haosmark haosmark - 4 months ago 10
C# Question

mstest how do I create test methods that work on the same object (cumulatively)?

I'm currently trying to implement testing for a calculator that I'm building (using composite pattern.) The first method should add $75, which works fine, however when the second method runs, "service" is reset and has $0 as job cost. If I combine both methods into one, then everything works as I expect it to.
How do I retain value in service field?

[TestClass()]
public class JobTests
{
private Service service;
private LaborTime laborTime;
private LaborRates laborRates;

[TestInitialize]
public void init()
{
service = new EmergencyService();
}

[TestMethod()]
// add one hour of service at $75/50 rate
public void Job_OnFullCost_Is75()
{
// Arrange
laborTime = new LaborTime(
checkIn: new DateTime(year: 2016, month: 7, day: 20, hour: 10, minute: 0, second: 0),
checkOut: new DateTime(year: 2016, month: 7, day: 20, hour: 11, minute: 0, second: 0)
);
laborRates = new LaborRates(75, 50);
service = new Labor(service, laborTime, laborRates);

// Act
var expected = 75.0M;
var actual = service.JobCost;

// Assert
Assert.AreEqual(expected, actual);
}

[TestMethod()]
// add another hour to the service, at same rate of $175/60
public void Job_OnFullCost_Is125()
{
// Arrange
laborTime = new LaborTime(
checkIn: new DateTime(year: 2016, month: 7, day: 20, hour: 12, minute: 0, second: 0),
checkOut: new DateTime(year: 2016, month: 7, day: 20, hour: 13, minute: 0, second: 0)
);
LaborRates laborRates = new LaborRates(75, 50);
service = new Labor(service, laborTime, laborRates);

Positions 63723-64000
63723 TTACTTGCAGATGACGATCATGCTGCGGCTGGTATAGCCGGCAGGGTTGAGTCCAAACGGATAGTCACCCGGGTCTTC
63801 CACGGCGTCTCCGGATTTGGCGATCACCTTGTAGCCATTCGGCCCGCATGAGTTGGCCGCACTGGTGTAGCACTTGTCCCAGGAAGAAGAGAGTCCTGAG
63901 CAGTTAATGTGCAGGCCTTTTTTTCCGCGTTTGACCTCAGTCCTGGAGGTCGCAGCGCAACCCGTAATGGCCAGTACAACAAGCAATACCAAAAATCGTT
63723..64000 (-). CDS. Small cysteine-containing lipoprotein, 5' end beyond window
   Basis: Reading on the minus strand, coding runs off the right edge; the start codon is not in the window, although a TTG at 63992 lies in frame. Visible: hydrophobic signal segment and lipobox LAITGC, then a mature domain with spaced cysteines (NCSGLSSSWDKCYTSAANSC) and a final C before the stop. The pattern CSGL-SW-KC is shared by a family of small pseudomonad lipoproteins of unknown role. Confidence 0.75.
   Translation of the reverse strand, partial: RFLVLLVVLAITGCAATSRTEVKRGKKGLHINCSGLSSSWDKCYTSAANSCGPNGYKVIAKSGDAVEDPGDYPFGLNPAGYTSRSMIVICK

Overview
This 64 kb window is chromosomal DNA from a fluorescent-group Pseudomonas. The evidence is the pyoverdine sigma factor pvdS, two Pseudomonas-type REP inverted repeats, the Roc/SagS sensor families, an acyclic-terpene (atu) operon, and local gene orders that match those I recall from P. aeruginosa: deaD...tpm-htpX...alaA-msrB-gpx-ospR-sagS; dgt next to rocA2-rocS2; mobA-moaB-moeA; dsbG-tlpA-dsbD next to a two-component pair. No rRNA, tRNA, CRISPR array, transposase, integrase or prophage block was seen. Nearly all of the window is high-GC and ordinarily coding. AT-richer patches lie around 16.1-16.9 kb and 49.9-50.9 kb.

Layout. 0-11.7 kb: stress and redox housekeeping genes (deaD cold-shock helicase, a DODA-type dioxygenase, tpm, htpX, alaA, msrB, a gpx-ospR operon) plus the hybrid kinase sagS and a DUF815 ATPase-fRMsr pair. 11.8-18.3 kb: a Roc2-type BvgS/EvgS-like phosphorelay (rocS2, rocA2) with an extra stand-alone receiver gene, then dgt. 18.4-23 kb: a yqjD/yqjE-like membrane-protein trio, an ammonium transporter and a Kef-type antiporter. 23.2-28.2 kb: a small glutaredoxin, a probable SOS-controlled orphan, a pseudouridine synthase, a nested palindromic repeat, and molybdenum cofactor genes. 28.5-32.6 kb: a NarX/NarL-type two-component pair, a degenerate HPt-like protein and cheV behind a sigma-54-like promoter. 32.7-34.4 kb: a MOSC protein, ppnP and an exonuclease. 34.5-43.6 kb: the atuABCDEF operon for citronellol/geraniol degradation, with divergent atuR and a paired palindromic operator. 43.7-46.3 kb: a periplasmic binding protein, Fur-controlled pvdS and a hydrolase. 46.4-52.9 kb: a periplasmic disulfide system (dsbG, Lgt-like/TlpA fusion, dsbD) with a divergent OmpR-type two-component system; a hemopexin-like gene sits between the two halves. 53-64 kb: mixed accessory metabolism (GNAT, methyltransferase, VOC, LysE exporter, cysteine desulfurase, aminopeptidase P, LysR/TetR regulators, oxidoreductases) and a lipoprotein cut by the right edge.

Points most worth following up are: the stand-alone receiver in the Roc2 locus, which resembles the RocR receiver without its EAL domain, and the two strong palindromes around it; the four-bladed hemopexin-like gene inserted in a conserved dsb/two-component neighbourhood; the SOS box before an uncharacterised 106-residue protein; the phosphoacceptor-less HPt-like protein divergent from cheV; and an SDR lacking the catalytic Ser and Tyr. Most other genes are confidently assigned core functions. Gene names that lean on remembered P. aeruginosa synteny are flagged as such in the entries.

//service.IsContinuation = true;

// Act
var expected = 125.0M;
var actual = service.JobCost;

// Assert
Assert.AreEqual(expected, actual);
}
}

Answer

Since unit tests are not guaranteed to all be run together, or to be run in a specific order, it's best practice to avoid adding a temporal dependency between them (i.e. requiring them to be run in a specific order in order to work right).

Instead, extract out the "hard parts" of adding labor into a separate helper method, and make your two methods test specific scenarios.

[TestClass()]
public class JobTests
{
    private Service service;

    [TestInitialize]
    public void init()
    {
        service = new EmergencyService();
    }

    [TestMethod()]
    // add one hour of service at $75/50 rate
    public void Job_OnFullCost_Is75()
    {
        // Arrange
        AddHourOfService(75, 50);

        // Act
        var expected = 75.0M;
        var actual = service.JobCost;

        // Assert
        Assert.AreEqual(expected, actual);
    }

    [TestMethod()]
    // add another hour to the service, at same rate of $175/60
    public void Job_OnFullCost_Is125()
    {
        // Arrange
        AddHourOfService(75, 50);
        AddHourOfService(75, 50);

        // Act
        var expected = 125.0M;
        var actual = service.JobCost;

        // Assert
        Assert.AreEqual(expected, actual);
    }

    private void AddHourOfService(int cost, int time)
    {
        var laborTime = new LaborTime(
        checkIn: new DateTime(year: 2016, month: 7, day: 20, hour: 10, minute: 0, second: 0),
        checkOut: new DateTime(year: 2016, month: 7, day: 20, hour: 11, minute: 0, second: 0)
    );
        var laborRates = new LaborRates(75, 50);
        service = new Labor(service, laborTime, laborRates);
    }
}

Besides removing temporal coupling between tests, this also has the nice side-effect of making the tests' purpose obvious straight from the code. You no longer need comments like "add one hour of service at $75/50 rate" because AddHourOfService(75, 50) makes it pretty obvious that's what happens. Letting code self-document this way is good because it's too easy for comments to get out of sync with your code (as you can see by your second comment which says "$175/60" when that's clearly not what the test is doing).